Yet, fictional as these romances clearly are, they have to be inspired by some fact. Paula Quinn, an award-winning American romance writer who has written a series of novels featuring wild and heroic MacGregor men, says: “For me, as a writer and a reader, there is nothing more intriguing than a Highland hero. It’s association by terrain, by culture, and by sound. Scotland is a land of rugged, timeless beauty and windswept moors, resilient against centuries of subjugation. In my MacGregor novel Laird of the Mist I equated the hero, clan Chieftain Callum MacGregor, to the landscape from which he came.

“The terrain makes (Highland men) hard, tough, and robust. Their culture makes them proud, stubborn, and fearless. A Highland hero is the ultimate alpha male, confident in his own power and appreciative of the strength in his woman.”

Quinn’s landscape theme is echoed by Edwards who points out that from Byron to the Bronts there is a strong literary tradition of linking wild men with wild landscapes.

And Kate Ryan, writing for the US website romantictimes.com, agrees that ideas about romantic Scots are tied to the land itself: “Every word that describes the landscape of the (Scottish) countryside also describes the character of the people: rugged, brutal, savage, tempestuous, captivating and hauntingly beautiful… All of which explains why Scots heroes are welcome to be lairds of our hearts in any century!”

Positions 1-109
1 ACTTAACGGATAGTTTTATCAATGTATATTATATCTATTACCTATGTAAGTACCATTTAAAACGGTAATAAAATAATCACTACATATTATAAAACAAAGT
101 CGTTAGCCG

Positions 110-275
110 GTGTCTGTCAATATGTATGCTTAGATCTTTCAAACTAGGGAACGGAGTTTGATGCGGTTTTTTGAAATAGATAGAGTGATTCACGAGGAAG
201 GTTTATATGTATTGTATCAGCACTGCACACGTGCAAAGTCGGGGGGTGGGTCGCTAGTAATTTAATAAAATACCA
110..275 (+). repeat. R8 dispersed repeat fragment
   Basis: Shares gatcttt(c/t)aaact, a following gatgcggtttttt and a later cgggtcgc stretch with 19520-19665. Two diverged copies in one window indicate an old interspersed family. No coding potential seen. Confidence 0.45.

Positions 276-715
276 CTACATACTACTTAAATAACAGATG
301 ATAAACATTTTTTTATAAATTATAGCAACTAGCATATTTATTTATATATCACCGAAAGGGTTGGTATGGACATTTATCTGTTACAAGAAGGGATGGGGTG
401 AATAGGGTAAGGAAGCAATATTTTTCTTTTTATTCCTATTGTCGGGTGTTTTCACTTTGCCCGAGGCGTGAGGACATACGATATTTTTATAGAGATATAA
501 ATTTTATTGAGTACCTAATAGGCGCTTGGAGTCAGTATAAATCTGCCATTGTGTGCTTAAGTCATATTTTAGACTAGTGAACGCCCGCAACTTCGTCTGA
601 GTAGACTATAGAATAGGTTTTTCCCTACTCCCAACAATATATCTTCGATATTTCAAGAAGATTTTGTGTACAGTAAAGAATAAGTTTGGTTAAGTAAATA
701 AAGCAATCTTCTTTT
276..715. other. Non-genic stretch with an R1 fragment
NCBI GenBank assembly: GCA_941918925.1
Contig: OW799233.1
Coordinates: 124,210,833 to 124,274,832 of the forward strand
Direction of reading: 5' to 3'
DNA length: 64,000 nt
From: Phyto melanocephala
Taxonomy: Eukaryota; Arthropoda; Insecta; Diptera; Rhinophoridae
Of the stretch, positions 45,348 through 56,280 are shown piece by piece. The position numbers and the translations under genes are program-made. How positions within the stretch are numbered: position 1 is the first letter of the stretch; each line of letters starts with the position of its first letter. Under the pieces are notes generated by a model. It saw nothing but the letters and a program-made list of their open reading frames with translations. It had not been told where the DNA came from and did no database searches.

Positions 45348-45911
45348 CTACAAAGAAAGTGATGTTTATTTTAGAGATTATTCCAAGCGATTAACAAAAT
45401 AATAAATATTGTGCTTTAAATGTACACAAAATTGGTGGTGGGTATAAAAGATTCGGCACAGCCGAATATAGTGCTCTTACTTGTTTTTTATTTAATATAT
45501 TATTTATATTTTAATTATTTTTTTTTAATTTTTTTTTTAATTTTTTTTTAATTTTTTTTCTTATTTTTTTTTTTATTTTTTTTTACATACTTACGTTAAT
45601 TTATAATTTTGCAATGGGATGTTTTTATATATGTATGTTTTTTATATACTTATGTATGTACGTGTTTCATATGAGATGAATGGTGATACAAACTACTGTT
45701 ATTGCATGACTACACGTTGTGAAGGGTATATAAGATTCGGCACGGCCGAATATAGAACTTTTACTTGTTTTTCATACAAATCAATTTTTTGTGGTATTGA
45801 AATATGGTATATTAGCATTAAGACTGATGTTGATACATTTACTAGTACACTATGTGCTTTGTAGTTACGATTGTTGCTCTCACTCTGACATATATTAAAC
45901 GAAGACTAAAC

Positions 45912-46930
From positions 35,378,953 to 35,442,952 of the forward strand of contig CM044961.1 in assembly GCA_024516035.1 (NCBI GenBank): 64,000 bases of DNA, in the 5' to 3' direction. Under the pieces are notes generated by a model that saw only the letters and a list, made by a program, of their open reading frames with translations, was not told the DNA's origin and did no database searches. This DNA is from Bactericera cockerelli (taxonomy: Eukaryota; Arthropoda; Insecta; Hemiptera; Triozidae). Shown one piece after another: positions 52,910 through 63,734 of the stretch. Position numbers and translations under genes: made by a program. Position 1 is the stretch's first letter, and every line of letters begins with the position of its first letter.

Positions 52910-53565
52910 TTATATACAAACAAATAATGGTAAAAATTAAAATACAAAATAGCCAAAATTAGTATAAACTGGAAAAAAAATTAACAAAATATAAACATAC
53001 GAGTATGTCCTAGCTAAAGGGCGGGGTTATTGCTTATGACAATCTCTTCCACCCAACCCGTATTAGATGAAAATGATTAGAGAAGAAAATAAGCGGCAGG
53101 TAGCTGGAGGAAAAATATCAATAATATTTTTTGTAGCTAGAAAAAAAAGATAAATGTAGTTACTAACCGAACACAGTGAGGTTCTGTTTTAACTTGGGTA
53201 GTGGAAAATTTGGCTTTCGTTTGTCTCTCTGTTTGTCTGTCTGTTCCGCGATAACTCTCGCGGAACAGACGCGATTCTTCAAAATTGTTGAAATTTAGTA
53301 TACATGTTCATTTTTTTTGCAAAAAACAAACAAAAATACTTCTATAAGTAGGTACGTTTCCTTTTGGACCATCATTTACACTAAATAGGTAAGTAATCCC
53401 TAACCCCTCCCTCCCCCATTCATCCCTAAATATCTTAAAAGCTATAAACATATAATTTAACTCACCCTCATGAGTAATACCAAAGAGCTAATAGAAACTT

Now, setting aside the questions raised by the fact that characteristics such as “brutal and savage” are being cited desirable in a man, most women I know, would be choking on their brose at the idea of describing their Scottish man as the “laird of their heart”.

However, it is not just Highland and historical Scottish heroes who frequent the pages of these tales of love’s trials. Within the genre, Scottish romances are divided into numerous subcategories: apart from historical these include contemporary, medical, time travel and even paranormal Scottish romances. And surely it can’t all be down to the fact that Scotland has a rugged landscape? After all, so does Greenland, but the literary world isn’t overburdened with tales of heroic Eskimos indulging in igloo-based passion.

One answer may lie in the Scottish accent. As Quinn puts it: “Let’s be honest, what woman doesn’t love the sound of a deep Scottish burr? It’s melodic, like bagpipes playing across the heather, bringing a smile to the lips of the listener.”